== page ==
[By Patrick Foot, writer at IG. Learn more about currencies and interest rates at http://www.ig.com/uk/forex-trading]
After a dismal winter plagued by bad weather and bad economic performance, it appears that the US economy is returning to its stride – but what does that mean for ordinary savers?
The monthly non-farm payrolls report – an indication of how many Americans are employed in jobs that aren’t agriculture, non-profit or in private households – revealed the lowest unemployment rate for almost six years and the creation of 288,000 new jobs in June. That’s far higher than the average 212,000 predicted by economists and a good sign that the US economy is finally gaining momentum.
US stock markets are performing pretty handsomely as well, with the much publicised breaking of the $17,000 barrier by the Dow Jones last week (though it has since slipped back beneath that level) and record breaking heights reached by the S&P 500. Investors are clearly confident about the state of the US economy.
Despite the run of good figures, Janet Yellen and the Federal Reserve have remained adamant that a rise in interest rates is not on the cards. Her commitment to the current course has been welcomed by many economists, as the rise of the US economy remains fragile.
However, if the news remains this positive then the Federal Reserve will have to adapt accordingly – every time that the non-farm payrolls report returns a positive figure, the calls for a policy change grow louder. Furthermore, there are signs from the Bank of England that a UK rate rise may arrive before the end of the year. The nature of competitive economies means that a rate rise from across the pond would only add extra pressure to the US.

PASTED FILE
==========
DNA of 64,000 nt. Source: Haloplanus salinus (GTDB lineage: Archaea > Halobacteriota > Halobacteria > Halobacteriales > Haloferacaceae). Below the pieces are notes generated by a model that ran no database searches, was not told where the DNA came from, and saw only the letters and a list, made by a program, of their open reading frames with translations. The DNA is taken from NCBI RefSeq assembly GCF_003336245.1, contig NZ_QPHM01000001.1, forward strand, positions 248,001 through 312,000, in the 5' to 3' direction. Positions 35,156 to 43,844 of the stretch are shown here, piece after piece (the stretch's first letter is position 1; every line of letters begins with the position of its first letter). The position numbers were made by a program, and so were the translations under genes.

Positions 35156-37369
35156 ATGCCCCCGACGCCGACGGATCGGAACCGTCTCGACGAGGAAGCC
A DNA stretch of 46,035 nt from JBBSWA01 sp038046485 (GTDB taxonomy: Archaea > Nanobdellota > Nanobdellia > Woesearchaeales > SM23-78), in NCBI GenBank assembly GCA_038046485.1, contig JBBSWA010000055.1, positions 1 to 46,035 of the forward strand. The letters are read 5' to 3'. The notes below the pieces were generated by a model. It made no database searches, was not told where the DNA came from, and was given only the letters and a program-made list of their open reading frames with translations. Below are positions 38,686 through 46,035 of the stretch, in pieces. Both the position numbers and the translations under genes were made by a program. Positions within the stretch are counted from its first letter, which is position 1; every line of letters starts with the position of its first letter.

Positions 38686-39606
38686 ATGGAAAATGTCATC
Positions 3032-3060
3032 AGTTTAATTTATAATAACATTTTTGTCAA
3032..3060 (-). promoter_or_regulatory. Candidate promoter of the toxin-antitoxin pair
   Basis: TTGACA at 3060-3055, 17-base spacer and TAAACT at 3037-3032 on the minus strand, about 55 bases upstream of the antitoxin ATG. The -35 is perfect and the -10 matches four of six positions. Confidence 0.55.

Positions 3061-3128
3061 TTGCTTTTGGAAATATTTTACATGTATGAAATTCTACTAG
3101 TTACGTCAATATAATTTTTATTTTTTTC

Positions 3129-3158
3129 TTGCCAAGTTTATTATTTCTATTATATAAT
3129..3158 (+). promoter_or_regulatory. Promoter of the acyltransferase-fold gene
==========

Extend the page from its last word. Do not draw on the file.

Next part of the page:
When that rise in interest rates does occur, it will bring about a number of changes in the way you spend and save.
Mortgages will see the most notable change, with the rock bottom rates available now increasing immediately, in line with the Federal Reserve’s rise. If you’re thinking of getting a mortgage in the near future, sooner might be better than later: as long as you’re going for a fixed rate. If you’re already paying off an adjustable rate mortgage, it’s best to consider the higher cost when budgeting for the long term.
On the plus side, interest rates on your savings will also increase in line with the federal rate, so savers should be in for a windfall.
There may also be good news if you’re planning a trip abroad in the near future. The release of non-farm payrolls last week caused a jump in the worth of the US dollar, a sign that the economy is returning to form restored faith in the currency. If interest rates are raised, that movement would become more pronounced as new investment pours in and drives up demand.
The US government is wary of that happening, as a dollar that is too strong is seen as a serious limitation on trade. But for anyone planning a trip abroad, it means cheaper meals, hotels, drinks and more. Be wary, though, if the European Union or UK beat the US start to raise their rates first, their currencies will grow against the dollar.
So, interesting times are ahead as the period of extra caution after the recession draws to a close. That’s definitely a good thing – but something to watch out for if you’re saving, borrowing or spending heavily.
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